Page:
A focal point of this year’s festival is Thelonious Monk’s centennial. How did you program that?
There’s a lot of centennials this year for jazz heroes: Dizzy Gillespie, Ella Fitzgerald, Thelonious Monk. I decided to explore one of them in depth. Dee Alexander proposed a project called Monk and the Ladies, which is an all-women’s group playing Monk’s oeuvre, thinking about the vocal aspects of that. And I knew I wanted to bring in Robin Kelley—he’s written the definitive biography of Monk. I asked him to come give a talk about Monk at 100. In all, we’re doing four very different tacks on the work.Read More
by Evan Hamlin
Thelonious Monk, a musician whose personality was as enigmatic as his music was influential, will be celebrated at the Hyde Park Jazz Festival, Sept. 23 – 24, in honor of his 100th birthday.
Four events will be held in tribute of Monk’s visionary style. The first will be a lecture by University of California, Los Angeles Distinguished Professor and Gary B. Nash Endowed Chair in U.S. History Robin Kelley. Kelley’s lecture will draw on information from his acclaimed 2009 book on Monk titled “Thelonious Monk: The Life and Times of an American Original.”Read More
by Neil Tesser
Offering a sort of drum roll for the upcoming Hyde Park Jazz Festival, GRAMMY® Award-winning journalist and jazz aficionado Neil Tesser shared his understanding of improvisation as it relates to what he described as “a truly American artform” with residents and visitors at Montgomery Place, 5550 South Shore Drive on Thursday, Sept. 14.
“Jazz is a great mongrel, a great sponge. It’s constantly evolving,” he said, inviting the audience of 60 or so to listen to a bebop tune, Koko, created by Charlie Parker, he said, “When you hear the speed and complexity, you realize no one can do this unless they don’t have to think about it.”Read More
by Peter Margasak
One feature of the Hyde Park Jazz Fest that has quietly distinguished it over the last few years is the prevalence of dynamic duos, whether the pairings are new or seasoned, improvised or driven by tunes. Notable among this year’s terrific offerings is the first local performance by alto saxophonist Nick Mazzarella and cellist Tomeka Reid since the release of their superb debut album, Signaling (Nessa).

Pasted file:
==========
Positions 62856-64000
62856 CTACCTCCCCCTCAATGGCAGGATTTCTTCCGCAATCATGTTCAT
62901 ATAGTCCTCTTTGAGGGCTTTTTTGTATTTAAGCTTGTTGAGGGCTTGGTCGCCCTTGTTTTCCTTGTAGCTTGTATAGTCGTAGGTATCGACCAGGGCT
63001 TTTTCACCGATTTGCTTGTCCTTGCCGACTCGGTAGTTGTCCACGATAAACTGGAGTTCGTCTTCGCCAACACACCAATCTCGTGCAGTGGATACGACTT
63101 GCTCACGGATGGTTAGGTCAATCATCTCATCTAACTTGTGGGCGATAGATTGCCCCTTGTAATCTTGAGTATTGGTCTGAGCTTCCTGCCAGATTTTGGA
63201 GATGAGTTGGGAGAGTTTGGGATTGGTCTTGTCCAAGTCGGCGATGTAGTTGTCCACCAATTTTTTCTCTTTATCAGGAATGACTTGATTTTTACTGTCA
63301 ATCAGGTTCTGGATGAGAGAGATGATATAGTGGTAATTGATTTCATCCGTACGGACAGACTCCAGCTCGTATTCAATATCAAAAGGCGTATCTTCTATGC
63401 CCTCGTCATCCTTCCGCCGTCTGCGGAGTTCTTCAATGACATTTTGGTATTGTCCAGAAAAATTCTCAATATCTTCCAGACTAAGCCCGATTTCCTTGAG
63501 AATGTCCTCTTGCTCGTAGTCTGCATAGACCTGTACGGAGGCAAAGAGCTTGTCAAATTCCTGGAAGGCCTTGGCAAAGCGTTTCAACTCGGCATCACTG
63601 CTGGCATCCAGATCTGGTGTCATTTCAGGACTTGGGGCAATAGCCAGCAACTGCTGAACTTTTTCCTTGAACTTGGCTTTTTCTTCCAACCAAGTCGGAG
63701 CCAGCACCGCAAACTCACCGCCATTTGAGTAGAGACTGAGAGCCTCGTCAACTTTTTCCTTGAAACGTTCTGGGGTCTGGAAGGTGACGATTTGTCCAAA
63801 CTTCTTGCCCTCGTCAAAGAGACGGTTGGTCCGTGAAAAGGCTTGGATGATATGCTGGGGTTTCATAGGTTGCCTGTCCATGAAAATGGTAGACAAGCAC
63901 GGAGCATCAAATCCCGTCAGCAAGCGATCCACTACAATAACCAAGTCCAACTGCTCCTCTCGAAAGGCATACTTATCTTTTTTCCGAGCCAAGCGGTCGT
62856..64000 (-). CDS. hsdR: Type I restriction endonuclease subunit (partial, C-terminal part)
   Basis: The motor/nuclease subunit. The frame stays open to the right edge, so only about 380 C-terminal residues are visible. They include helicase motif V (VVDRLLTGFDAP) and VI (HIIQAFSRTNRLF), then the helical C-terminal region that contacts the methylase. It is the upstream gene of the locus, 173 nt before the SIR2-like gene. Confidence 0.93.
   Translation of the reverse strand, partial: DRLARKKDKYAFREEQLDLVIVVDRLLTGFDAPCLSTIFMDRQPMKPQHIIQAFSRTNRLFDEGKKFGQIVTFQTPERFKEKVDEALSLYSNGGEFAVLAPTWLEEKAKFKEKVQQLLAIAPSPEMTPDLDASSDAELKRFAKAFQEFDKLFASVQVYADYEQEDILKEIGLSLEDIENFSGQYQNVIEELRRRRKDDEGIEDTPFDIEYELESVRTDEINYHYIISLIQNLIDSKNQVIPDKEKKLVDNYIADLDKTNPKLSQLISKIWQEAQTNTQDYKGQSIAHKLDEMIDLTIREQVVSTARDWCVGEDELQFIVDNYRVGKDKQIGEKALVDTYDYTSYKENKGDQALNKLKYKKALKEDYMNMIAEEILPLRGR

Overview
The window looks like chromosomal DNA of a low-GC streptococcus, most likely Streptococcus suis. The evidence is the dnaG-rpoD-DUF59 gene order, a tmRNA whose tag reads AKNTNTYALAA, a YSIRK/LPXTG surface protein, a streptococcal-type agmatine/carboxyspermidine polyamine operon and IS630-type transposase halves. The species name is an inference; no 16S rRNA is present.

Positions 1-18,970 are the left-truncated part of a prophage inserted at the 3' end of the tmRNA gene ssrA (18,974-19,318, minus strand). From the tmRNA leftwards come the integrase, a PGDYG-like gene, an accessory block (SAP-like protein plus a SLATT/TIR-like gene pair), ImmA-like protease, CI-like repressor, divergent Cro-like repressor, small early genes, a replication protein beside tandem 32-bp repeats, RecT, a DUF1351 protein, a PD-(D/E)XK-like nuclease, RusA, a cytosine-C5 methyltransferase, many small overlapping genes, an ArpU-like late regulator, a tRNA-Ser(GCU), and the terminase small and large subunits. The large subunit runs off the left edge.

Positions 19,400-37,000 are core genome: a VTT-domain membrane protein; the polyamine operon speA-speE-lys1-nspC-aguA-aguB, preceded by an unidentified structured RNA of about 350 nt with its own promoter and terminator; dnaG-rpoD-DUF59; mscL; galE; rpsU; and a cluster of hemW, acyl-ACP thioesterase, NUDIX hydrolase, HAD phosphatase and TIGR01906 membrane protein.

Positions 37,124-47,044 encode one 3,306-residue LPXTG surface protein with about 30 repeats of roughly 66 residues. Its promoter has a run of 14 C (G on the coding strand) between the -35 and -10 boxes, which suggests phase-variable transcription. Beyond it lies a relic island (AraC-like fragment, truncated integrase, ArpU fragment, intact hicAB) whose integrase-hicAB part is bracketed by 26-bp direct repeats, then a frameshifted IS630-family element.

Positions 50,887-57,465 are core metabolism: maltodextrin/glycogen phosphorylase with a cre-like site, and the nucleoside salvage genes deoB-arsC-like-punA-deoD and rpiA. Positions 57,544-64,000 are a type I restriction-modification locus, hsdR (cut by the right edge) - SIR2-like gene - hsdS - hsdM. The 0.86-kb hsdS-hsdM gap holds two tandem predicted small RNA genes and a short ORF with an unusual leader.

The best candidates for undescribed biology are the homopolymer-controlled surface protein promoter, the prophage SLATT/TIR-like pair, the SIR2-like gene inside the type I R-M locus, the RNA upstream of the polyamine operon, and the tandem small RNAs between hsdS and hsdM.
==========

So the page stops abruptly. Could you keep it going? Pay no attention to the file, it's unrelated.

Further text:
When I attended this year’s Winter Jazz Fest in New York, no set gave me greater pleasure or made me think as much as a performance by endlessly inventive drummer Andrew Cyrille and often-overlooked tenor saxophonist Bill McHenry, who played music from their excellent 2016 album, Proximity (Sunnyside).Read More
by Peter Margasak
This annual fest showcasing Chicago's rich jazz scene includes some great out-of-town headliners in the two-day lineup of its 11th iteration, among them trumpeter Jeremy Pelt, clarinetist Ben Goldberg, and the duo of drummer Andrew Cyrille & Bill McHenry. As usual, though, locals provide most of the heat: to name just two, veteran saxophonist Ari Brown leads a group with Oliver Lake, and flutist Nicole Mitchell debuts a collaboration with Malian kora master Ballaké Sissoko.1 PM, multiple venues, $5 suggested donation per show, $125 Jazz Pass available for priority seating at all shows. For the full lineup, see hydeparkjazzfestival.org, all ages.Read More
by Peter Margasak
Malian kora virtuoso Ballaké Sissoko roots his playing in traditional Mande modes—his 2013 solo album At Peace (Six Degrees) is a beautiful case in point—but he's also distinguished himself by bridging cultural divides through thoughtful collaboration. He's worked with American bluesman Taj Mahal, Chinese pipa master Liu Fang, French cellist Vincent Segal, Italian contemporary classical pianist Ludovico Einaudi, and Moroccan oud player Driss El Maloumi. That roll call is evidence of his curiosity and versatility—he can draw upon improvisational creativity to make new situations work. This new project promises to be as exciting and rewarding as any he's undertaken, because he's joining forces with one of the most dynamic composers, improvisers, and bandleaders in the world: former Chicagoan Nicole Mitchell.Read More